MacGillycuddy's Reeks (Irish: Na Cruacha Dubha, meaning "the black stacks") is a mountain range in the mid-south of County Kerry.
Stretching slightly over 19 km (12 mi), it includes the highest peaks in Ireland and the only peaks on the island that are over 1,000 metres (3,300 ft). The highest of these is Carrauntoohil (1,038 m), followed by Beenkeragh (1,010 m) and Caher (1,001 m).
The range also includes many other peaks of over 2,000 ft. The name of the range dates to the 18th century. It is derived from the family or clan name Mac Giolla Mochuda (anglicised MacGillycuddy) who are a sept of the O'Sullivan's.
They stretch from the picturesque Gap of Dunloe in the east to Glencar in the west. Attracting over 25,000 walkers annually, they are a wonderful playground. However, many routes are not clearly marked and mist or fog covers them for three quarters of the year. Access to a proper guide is therefore essential before venturing on to the Reeks.
The MacGillycuddy’s Reeks and Carrauntoohil entire Mountain Range Walk from the Gap of Dunloe to near Lough Acoose is a rewarding but strenuous to difficult 10-12 hour (21km) long walking route over the entire MacGillycuddy’s Reeks Mountain range near the town of Killarney, Co. Kerry in the south west of Ireland. This is a tough full day hike with amazing views over the Reeks and Black Valley and steeped in Irish Mythology where you walk in the footsteps of the Fianna.
The reeks are essentially “Y” shaped with Carrauntoohil at the junction. To walk takes in all of the Reeks tops above 3000 ft (914.4 m) which are often called “The Irish Munros”. There are 13 Irish Munros of which 10 feature in this walk.
There is some sensational scrambling (mostly avoidable) between Cruach Mhor and Cnoc na Peiste and on the Carrauntoohil to Beenkeragh ridge. Choose a good day as the Reeks can often be in cloud. Navigation is relatively straightforward apart from the descent from Beenkeragh at the end of the day but if you need to, you should be able to easily reset your GPS to the Irish National Grid System.
The walk passes through an area where Fionn MacCumhail of Irish Mythology and the Fianna, his army of warriors and hunters hunted deer with their famous pack of 500 Irish Wolf Hounds. This walking route starts in Derrynafeana meaning ‘Oak Wood of the Fianna’ and rises to Irelands 3rd highest mountain Caher (1,001m) or Cathair na Féinne, meaning ‘Stone fort of the Fianna’.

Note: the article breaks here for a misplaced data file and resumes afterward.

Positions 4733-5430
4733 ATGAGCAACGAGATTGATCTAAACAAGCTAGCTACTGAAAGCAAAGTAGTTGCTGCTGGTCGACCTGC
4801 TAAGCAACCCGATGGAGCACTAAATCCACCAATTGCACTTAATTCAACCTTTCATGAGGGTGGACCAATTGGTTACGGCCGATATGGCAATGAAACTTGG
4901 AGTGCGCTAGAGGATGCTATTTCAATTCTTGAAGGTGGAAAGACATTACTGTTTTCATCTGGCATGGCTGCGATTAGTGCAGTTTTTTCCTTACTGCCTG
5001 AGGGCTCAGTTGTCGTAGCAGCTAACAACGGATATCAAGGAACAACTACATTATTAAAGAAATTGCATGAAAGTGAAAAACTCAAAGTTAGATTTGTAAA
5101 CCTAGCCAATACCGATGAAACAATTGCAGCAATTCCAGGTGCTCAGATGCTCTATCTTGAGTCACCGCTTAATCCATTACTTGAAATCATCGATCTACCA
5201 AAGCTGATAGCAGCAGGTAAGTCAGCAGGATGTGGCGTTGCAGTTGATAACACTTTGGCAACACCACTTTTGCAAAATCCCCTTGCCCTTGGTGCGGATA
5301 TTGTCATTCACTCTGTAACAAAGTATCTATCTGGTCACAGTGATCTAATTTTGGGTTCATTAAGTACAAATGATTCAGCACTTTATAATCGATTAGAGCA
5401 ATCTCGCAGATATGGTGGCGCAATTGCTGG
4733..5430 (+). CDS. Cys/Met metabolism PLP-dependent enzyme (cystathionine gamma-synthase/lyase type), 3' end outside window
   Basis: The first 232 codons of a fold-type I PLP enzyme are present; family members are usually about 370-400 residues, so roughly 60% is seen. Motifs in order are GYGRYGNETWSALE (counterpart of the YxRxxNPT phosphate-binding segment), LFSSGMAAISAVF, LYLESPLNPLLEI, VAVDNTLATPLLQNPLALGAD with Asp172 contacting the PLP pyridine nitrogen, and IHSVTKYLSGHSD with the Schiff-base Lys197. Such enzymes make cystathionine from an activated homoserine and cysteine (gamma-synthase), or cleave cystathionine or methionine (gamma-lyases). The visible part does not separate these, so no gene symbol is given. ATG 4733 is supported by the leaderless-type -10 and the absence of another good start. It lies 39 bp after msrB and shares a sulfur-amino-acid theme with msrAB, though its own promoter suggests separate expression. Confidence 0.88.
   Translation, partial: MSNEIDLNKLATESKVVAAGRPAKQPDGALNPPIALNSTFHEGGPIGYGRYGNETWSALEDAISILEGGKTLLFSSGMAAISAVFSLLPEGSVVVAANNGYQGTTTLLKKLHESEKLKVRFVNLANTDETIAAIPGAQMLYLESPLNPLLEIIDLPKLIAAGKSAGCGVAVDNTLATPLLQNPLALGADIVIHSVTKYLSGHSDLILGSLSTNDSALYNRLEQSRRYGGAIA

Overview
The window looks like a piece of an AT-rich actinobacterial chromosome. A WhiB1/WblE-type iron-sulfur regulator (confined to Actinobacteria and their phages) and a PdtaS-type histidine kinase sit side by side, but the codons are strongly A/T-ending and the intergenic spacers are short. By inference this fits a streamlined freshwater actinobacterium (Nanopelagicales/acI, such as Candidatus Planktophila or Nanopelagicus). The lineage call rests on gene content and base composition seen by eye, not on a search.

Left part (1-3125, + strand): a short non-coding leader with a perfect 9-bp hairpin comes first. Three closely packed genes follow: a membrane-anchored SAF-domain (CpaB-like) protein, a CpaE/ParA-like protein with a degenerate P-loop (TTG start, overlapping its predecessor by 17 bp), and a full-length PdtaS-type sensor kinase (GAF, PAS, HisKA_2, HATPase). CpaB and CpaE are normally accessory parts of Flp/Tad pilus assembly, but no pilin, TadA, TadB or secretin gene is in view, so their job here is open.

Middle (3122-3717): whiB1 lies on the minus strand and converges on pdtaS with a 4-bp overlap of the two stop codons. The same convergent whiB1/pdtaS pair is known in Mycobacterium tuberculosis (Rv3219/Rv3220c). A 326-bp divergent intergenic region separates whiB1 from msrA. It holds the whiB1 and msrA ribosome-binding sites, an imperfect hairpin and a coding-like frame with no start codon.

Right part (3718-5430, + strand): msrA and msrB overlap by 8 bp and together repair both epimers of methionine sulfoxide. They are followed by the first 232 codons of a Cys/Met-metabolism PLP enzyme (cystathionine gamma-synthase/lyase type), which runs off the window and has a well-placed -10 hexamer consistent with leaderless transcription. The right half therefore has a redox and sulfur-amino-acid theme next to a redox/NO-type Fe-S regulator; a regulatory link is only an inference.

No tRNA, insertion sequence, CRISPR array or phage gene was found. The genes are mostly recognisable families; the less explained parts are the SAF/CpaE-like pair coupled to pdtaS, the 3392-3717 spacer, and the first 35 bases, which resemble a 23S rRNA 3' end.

Look west from Caher to the nearby mountain Seefin or Suí Finn in Irish meaning ‘the Seat of Finn’ (fionn). The fact that these Irish Mythology names of places and mountains have survived for so long, suggests that these were real people that lived, stories were told about them, and over time these stories were embellished with magic, fantasy and myth to keep them alive through the ages and I guess it has worked!!
This route requires some careful scrambling on the Eastern Reeks on the ridge between the Big Gun (939m) and An Cruach Mhór (932m) on the exposed Beenkeragh ridge so a guide may be the best option for those with less mountain experience. This walk requires a full day. It is not advised to undertake this walk in poor weather or high winds due to the exposed ridges.
If times and weather allows, this is one of the best walks in Ireland and offers you some great views back towards Killarney and west into the Iveragh Peninsula and to the Beara Peninsula if you are lucky. It is only a short drive to the Reeks and Gap of Dunloe from Killarney or Tralee, which are in the south west of Ireland in County Kerry and the route is just off the Ring of Kerry and Wild Atlantic Way.
Overnight accommodation is available at the Black Valley Hostel, situated roughly half way through the walk. A great place for a few pints after a long day in the hills is the Climbers Inn at Glencar. The Inn offers reasonably priced accommodation and a field at the back of the pub for campers and/or revellers who can’t manage to locate their vehicle. Click here to book a walking guide with John fromThe Lodge and Reeks Guiding Company.